News and Events
California becomes 5th State to require communication of breast density to women
April 1, 2013
No more fooling California women as they learn about the risks and screening challenges of dense breast tissue. California is the 5th state to enact dense breast tissue notification legislation.
FOR IMMEDIATE RELEASE
SIMITIAN BREAST CANCER DETECTION BILL (ARE YOU DENSE?)
SIGNED BY GOVERNOR
SACRAMENTO – Governor Jerry Brown has signed a bill to improve breast cancer detection in women with dense breast tissue. Senate Bill 1538, authored by State Senator Joe Simitian (D-Palo Alto), will require that following a mammogram, women with dense breast tissue be informed of the following:
· They have dense breast tissue;
· That dense breast tissue can make it harder to evaluate the results of a mammogram;
· That it is associated with an increased risk of breast cancer;
· That information about breast density is given to discuss with their doctor; and
· That a range of screening options are available.
Roughly 40% of the women who have mammograms have dense breast tissue. Because dense breast tissue appears white on a mammogram, and cancer also appears white, it can be difficult to see the cancer. A January 2011 study by the Mayo Clinic found that in women with dense breast tissue, 75 percent of cancer is missed by mammography alone.
“This is a life saver,” Simitian said. “I’m tremendously thankful for the Governor’s support of this measure, and for his willingness to listen to and work with us on this issue over the past year.” Despite broad bipartisan support last year, a similar Simitian bill was vetoed by Governor Brown in 2011.
Since Brown’s veto last year, however, New York and Virginia have joined the roster of states with breast density notification laws, and two separate studies from the first year of a similar law’s implementation in Connecticut have shown a 100 percent increase in breast cancer detection rates in women with dense breast tissue who had supplementary screenings.
This year, SB 1538 was amended to include notice language negotiated with the Governor’s office and a range of health care interests.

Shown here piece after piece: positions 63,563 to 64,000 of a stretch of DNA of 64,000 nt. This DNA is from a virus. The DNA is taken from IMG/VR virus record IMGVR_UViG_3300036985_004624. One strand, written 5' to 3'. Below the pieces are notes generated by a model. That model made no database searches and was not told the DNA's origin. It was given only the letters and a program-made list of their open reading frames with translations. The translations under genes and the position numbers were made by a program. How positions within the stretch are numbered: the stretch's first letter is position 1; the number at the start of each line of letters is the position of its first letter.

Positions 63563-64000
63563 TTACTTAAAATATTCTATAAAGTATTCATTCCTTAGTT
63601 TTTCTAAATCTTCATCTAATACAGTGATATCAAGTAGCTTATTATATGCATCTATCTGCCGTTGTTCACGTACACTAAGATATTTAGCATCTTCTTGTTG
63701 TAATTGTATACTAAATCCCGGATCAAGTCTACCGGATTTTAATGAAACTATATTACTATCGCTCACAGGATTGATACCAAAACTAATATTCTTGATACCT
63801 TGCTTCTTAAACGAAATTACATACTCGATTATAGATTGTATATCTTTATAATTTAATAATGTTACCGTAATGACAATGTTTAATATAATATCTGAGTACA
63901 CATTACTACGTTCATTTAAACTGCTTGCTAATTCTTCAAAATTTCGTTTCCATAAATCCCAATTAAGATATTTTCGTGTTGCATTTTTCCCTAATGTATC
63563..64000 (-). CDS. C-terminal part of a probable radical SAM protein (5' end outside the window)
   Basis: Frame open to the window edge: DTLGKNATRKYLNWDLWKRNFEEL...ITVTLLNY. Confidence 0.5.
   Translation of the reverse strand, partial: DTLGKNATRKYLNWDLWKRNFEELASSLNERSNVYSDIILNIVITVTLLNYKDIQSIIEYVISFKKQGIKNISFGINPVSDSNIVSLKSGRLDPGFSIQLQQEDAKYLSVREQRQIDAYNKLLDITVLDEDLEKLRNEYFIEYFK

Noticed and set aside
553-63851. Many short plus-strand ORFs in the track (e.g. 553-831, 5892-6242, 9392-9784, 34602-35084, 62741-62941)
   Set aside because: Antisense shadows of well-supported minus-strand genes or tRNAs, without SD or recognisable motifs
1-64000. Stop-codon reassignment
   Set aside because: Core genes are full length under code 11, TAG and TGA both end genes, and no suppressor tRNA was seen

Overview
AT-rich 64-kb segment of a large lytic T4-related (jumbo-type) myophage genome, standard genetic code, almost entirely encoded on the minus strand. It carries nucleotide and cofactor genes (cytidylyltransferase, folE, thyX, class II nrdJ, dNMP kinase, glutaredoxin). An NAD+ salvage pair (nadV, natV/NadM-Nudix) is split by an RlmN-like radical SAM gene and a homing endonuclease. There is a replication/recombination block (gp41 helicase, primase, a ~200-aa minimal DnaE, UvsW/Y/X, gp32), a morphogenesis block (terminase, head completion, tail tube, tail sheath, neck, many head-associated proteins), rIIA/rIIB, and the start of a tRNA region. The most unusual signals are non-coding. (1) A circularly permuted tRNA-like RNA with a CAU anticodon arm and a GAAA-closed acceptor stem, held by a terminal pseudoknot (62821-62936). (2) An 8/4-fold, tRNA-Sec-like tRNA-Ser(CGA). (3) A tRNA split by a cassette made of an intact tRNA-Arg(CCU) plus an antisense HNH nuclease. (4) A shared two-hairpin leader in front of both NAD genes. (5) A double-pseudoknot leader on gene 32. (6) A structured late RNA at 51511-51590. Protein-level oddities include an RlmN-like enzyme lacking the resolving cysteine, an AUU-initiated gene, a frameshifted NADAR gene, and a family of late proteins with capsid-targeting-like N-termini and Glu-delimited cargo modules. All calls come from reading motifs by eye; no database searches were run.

As Simitian moved SB 1538 through the Legislature this year, the bill gained broad-based support from a number of groups, including the California Radiological Society, the California Nurses Association, Planned Parenthood Affiliates of California, the California Affiliates of the Susan G. Komen Foundation, and the Breast Cancer Fund.
“I’m pleased that all our work and efforts this year got us to ‘yes,’’ Simitian said. “This is about a patient’s right to know. Patients with dense breast tissue need to know that it can hide a cancer, and that additional screening options are available. Early detection is the key.”
Amy Colton, a Santa Cruz resident, registered nurse and cancer survivor, suggested the idea for the bill in 2011 in Simitian’s annual “There Oughta Be A Law” contest. Colton was never informed of her breast density during years of routine mammograms, and only discovered that she had dense breasts after completing her treatment for breast cancer.
Over the past two years, Colton made numerous trips to the State Capitol to testify in support of the bill. Simitian said Colton’s efforts were “nothing short of heroic. Amy Colton could have walked away from her experience in anger or frustration, but she didn’t. She was determined that other patients would have access to the information she never got. Month after month she came to the Capitol to tell her story – taking time away from her work and her life to make this happen.”
"I'm thrilled that the Legislature and the Governor have recognized the importance of SB 1538 to the women of California,” said Colton. “This new law will provide women with important information about their physiology; and with that information they can be better advocates for their own health."
The National Cancer Institute estimates that one in eight women will develop breast cancer. The risk for women with extremely dense breast tissue is five times greater than the risk for women with low breast density. Yet the overwhelming majority of women are unaware of their own breast density.
Brown’s signature makes California just the fifth state with a breast density notification law (following Connecticut, Texas, Virginia, and New York). Legislation is also under consideration in a dozen other states and in Congress.
The law will take effect April 1, 2013.